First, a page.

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This article was published 8/2/2011 (3581 days ago), so information in it may no longer be current.
WINNIPEG'S resale homes market produced one of the highest returns on investment in the country over the past 11 years, according to a new report from RE/MAX Canada.
The real estate firm's Housing Barometer Report released Tuesday compared average price increases in 18 major Canadian cities between 2000 and 2010 and calculated the annually compounded rate of return for each market.
It found Winnipeg had the fifth-highest rate of return at 9.01 per cent, with average selling prices jumping from $88,553 in 2000 to $228,706 in 2010.
The only cities with better returns were Regina (9.56 per cent), Edmonton (9.25 per cent) and Saskatoon and Quebec City (both at 9.20 per cent).
The national average was 6.82 per cent.
By comparison, data supplied by Jory Capital in Winnipeg shows that between end of 2000 and the end of 2010 -- a 10-year period -- the S&P/TSX Composite Index showed a rate of return of 88 per cent, or 6.51 per cent annually.
The Re/Max report said one of the main driving forces behind the escalation in house values in Winnipeg was the combination of high demand and tight supply, which sparked multiple offers for many properties in recent years.
"By far the tightest market in the nation was Winnipeg, where sellers ruled the roost for 85 per cent of the decade," it said. "January 2000 marked the last clear-cut buyer's market in the city..."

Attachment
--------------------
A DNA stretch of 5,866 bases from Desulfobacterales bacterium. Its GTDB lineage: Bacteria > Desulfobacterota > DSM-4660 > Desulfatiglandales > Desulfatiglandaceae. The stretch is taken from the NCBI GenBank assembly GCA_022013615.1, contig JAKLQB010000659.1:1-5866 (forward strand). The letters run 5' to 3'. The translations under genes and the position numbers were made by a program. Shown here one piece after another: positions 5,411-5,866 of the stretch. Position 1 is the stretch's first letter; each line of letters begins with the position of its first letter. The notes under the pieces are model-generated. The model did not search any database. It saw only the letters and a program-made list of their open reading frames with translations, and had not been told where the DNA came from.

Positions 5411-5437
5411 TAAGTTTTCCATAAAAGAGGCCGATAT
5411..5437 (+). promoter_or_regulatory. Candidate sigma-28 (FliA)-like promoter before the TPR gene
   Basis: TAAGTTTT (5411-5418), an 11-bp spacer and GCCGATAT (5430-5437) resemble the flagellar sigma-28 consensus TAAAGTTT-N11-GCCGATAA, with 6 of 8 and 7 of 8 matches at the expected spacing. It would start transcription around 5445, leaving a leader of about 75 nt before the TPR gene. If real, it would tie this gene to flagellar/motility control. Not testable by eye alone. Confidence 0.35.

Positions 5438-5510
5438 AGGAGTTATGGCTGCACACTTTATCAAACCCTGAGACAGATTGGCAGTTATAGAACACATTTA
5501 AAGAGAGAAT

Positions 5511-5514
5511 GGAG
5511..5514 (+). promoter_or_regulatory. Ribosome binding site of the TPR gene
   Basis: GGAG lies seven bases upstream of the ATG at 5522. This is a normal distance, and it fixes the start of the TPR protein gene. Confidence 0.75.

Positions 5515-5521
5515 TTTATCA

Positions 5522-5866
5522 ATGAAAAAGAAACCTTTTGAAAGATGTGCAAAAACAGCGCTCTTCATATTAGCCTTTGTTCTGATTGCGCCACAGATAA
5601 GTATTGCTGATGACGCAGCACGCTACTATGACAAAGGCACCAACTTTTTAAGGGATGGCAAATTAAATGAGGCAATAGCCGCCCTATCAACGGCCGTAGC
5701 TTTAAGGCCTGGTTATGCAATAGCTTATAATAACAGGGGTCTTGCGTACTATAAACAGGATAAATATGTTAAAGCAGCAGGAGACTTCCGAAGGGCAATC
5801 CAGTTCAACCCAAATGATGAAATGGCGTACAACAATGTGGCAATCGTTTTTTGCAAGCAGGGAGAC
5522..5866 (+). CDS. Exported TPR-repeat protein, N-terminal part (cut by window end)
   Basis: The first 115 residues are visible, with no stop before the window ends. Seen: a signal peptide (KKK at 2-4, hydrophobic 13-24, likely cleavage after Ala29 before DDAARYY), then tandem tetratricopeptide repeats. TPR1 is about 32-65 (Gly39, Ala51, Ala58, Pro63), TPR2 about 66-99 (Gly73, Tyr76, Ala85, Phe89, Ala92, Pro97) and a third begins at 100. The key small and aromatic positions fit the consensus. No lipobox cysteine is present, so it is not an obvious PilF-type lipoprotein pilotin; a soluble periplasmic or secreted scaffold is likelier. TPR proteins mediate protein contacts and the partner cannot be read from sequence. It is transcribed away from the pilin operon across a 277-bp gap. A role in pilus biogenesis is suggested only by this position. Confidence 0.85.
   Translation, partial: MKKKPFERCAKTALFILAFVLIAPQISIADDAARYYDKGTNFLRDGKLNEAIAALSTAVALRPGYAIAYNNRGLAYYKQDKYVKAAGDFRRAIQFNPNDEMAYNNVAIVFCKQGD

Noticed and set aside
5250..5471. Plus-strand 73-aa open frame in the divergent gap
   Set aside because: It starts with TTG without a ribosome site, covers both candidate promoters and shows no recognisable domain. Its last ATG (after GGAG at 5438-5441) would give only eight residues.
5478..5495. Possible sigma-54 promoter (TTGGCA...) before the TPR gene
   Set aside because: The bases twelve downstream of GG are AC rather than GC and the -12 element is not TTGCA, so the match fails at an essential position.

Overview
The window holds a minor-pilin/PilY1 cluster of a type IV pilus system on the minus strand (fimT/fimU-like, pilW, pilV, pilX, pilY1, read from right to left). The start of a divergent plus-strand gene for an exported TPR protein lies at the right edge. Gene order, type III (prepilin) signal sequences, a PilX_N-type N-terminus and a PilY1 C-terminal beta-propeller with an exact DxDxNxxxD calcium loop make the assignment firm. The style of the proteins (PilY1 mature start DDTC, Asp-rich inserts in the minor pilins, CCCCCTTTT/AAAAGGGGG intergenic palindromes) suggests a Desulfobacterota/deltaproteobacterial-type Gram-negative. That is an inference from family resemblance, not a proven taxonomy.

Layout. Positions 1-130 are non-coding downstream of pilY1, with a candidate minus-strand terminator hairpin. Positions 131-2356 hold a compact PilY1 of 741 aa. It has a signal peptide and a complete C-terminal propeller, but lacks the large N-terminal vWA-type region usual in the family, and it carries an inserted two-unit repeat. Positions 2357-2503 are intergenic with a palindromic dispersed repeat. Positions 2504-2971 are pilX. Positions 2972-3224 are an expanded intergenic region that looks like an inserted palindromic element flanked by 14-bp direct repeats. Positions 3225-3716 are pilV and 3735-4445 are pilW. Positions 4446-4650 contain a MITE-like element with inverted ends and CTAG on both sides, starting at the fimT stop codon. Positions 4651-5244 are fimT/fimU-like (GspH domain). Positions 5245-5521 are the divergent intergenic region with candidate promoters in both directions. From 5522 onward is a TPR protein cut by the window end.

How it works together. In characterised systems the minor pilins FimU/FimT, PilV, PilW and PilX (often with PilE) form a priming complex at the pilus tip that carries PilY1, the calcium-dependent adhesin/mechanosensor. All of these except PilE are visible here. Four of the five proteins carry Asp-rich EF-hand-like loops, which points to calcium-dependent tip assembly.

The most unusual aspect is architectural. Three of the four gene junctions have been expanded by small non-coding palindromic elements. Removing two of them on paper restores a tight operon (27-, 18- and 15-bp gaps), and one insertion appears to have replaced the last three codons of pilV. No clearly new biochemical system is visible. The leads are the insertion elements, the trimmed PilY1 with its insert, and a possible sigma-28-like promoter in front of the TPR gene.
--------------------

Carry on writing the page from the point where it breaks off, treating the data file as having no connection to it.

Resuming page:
Alan Ediger, of Re/Max Executives Realty in Winnipeg, said the escalation in property values is good news for homeowners, but not so good for homebuyers who end up paying more for a home, especially first-time buyers.
But even with prices escalating at one of the fastest paces in the country, Ediger said homes here are still more affordable than in most other major Canadian cities.
He said some of the factors that have helped fuel the strong demand for homes in Winnipeg are the influx of new immigrants, many of them skilled workers who could afford to buy a home, and historically low interest rates, which make buying a home more affordable.
The report also said Winnipeg's resale market is off to another strong start in 2011, thanks to a strong economy and low unemployment levels.
Don't get us started on housing starts
The RE/MAX Housing Barometer Report was one of two housing-related reports released Tuesday. Canada Mortgage and Housing Corp. also released the January housing-start numbers:
Housing starts plummeted by more than 50 per cent in the Winnipeg area during the first month of 2011 -- 122 versus 248.
The downturn was confined almost entirely to the multi-family side of the market, with seven starts versus 132 in January of last year. The number of single-family starts was virtually unchanged -- 115 versus 116.
The decline in starts was concentrated in the city of Winnipeg. The number of starts in the 10 surrounding municipalities grew by 21.7 per cent to 28 from 23 a year earlier.